Keegan Theatre company, new owners of Church Street Theater, dreams big


A rendering of a plan for the exterior of what will be the new Keegan Theatre, currently the Church Street Theater, in Dupont. The company closed on the deal to buy the property June 21 and plans $1.5 million in renovations. (Stoiber & Associates)

It’s hard to weigh the impact of the small Keegan Theatre company’s purchase of the Church Street Theater without first doing some, well, “bathroom math.”

The theater seats 117, and lately it’s generally been pretty full. Keegan’s popular production of the musical “The Full Monty,” which closed this month, had a cast of 18, plus a handful of musicians. The 1905 building features only what Realtors call two “half baths” for everyone’s satisfaction.

“Intermissions have been lasting half an hour,” laments Keegan producing artistic director Mark Rhea during a tour of the cramped quarters.

Upgrading is not why Keegan bought the theater, a two-story brick structure that easily fits on its quiet side street just east of Dupont Circle. But the prospect of better plumbing has the troupe pumped.

“Everyone’s super excited about the bathrooms,” says performer and director Kerri Rambow, a longtime company member. “I have a feeling that’s going to be the big naming opportunity.”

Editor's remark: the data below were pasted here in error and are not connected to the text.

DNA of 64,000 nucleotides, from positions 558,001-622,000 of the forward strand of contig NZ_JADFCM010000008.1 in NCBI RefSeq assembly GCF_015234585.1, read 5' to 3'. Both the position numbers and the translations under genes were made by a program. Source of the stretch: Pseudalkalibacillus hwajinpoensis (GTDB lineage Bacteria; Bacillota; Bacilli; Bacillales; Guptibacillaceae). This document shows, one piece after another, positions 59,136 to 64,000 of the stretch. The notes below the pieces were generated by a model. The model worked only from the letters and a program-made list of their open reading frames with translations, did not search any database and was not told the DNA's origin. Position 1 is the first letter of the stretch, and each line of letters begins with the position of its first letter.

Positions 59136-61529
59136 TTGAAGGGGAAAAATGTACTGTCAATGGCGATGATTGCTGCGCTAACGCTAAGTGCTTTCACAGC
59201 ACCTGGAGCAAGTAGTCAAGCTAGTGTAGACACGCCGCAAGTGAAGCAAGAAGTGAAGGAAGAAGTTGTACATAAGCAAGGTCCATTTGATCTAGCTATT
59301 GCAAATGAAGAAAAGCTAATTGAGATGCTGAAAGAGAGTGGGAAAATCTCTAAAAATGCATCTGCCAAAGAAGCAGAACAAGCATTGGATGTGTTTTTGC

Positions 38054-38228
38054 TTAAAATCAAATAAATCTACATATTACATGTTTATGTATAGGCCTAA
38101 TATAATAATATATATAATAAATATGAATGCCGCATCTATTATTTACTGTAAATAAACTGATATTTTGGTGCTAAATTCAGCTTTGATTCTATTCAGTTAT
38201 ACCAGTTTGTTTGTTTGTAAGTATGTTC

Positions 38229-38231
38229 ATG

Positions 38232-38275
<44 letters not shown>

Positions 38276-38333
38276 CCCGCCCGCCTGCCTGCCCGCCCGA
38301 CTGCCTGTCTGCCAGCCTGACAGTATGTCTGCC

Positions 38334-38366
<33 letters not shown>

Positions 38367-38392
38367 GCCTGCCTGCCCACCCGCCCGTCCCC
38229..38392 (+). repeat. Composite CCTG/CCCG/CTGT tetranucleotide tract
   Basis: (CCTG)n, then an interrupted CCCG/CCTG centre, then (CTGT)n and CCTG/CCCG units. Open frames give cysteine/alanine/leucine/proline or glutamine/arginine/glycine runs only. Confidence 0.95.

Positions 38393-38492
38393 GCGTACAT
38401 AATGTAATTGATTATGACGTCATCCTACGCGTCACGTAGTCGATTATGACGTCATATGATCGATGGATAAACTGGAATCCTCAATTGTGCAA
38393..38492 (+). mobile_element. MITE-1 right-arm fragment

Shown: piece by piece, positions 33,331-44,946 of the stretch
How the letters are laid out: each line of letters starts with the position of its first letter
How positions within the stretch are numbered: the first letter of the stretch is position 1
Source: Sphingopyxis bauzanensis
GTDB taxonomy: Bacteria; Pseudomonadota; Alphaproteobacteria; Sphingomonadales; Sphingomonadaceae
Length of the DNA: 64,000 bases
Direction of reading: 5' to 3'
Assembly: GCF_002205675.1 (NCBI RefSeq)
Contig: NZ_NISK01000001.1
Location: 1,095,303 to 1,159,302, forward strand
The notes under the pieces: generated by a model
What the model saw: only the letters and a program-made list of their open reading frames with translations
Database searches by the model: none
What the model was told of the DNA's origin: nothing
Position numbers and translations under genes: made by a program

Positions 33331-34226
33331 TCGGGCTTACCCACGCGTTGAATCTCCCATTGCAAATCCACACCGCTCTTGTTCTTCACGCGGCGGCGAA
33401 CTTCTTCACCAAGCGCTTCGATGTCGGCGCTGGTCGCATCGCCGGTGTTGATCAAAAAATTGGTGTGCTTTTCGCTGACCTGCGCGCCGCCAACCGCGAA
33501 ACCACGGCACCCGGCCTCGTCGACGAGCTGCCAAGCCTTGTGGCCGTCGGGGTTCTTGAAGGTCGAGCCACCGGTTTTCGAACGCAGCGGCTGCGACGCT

Production image from “The Full Monty” at The Keegan Theatre. (C.Stanley Photography)

Indeed, there is a lot of cash to be raised for the $1.5 million in renovations Keegan has planned. That’s a big lift for a non-Equity organization without a fundraiser or managing director, with only two full-time staffers and with an annual budget of only a half-million dollars a year. An anonymous donor bought the theater for $1.9 million in a deal that closed June 21 — Rhea’s birthday.

“Six months ago, we didn’t think this was going to happen,” Rhea says navigating amid clutter so overwhelming it would make a teenager blush.

The Church Street Theater’s small lobby never holds more than a dozen people comfortably, but, two days before the sale’s closing, it is overrun with props, costumes, furniture and a piano, plus cases of champagne, beer and bottled water for the impending celebration.

On top of that, the perpetually busy troupe is in transition between “The Full Monty” and David Lindsay-Abaire’s Pulitzer-winning, marriage-rocking drama “Rabbit Hole,” featuring Rhea and his wife, Susan. (It was scheduled to open Friday.) There is no place to put anything; Church Street, a hub of Washington’s small-theater scene for decades, has nary a suite of offices or much else in terms of creature comforts. Staff members and actors hang out in the alleys.

So Mark and Susan, Keegan’s associate artistic director, clear out space in the lobby for a couple of chairs as they talk about taking the plunge.

“We’re in depths we’ve never been in before,” Susan says about the purchase. “A lot of this legalese was confusing. It puts a knot in your stomach.”